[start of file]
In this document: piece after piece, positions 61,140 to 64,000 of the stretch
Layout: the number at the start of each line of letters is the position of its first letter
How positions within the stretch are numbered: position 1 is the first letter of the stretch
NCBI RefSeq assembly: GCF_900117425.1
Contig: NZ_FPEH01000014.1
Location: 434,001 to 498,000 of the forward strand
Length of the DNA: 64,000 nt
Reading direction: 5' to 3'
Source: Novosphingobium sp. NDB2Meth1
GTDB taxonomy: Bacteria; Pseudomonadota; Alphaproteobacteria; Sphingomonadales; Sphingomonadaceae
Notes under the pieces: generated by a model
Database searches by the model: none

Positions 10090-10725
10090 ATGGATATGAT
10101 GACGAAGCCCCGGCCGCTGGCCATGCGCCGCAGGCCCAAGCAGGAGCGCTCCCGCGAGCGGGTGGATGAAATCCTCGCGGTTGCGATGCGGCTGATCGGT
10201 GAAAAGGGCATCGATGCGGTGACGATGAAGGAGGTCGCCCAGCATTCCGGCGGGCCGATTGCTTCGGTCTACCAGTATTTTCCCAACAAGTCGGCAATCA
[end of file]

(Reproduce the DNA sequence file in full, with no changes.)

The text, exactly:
In this document: piece after piece, positions 61,140 to 64,000 of the stretch
Layout: the number at the start of each line of letters is the position of its first letter
How positions within the stretch are numbered: position 1 is the first letter of the stretch
NCBI RefSeq assembly: GCF_900117425.1
Contig: NZ_FPEH01000014.1
Location: 434,001 to 498,000 of the forward strand
Length of the DNA: 64,000 nt
Reading direction: 5' to 3'
Source: Novosphingobium sp. NDB2Meth1
GTDB taxonomy: Bacteria; Pseudomonadota; Alphaproteobacteria; Sphingomonadales; Sphingomonadaceae
Notes under the pieces: generated by a model
Database searches by the model: none

Positions 10090-10725
10090 ATGGATATGAT
10101 GACGAAGCCCCGGCCGCTGGCCATGCGCCGCAGGCCCAAGCAGGAGCGCTCCCGCGAGCGGGTGGATGAAATCCTCGCGGTTGCGATGCGGCTGATCGGT
10201 GAAAAGGGCATCGATGCGGTGACGATGAAGGAGGTCGCCCAGCATTCCGGCGGGCCGATTGCTTCGGTCTACCAGTATTTTCCCAACAAGTCGGCAATCA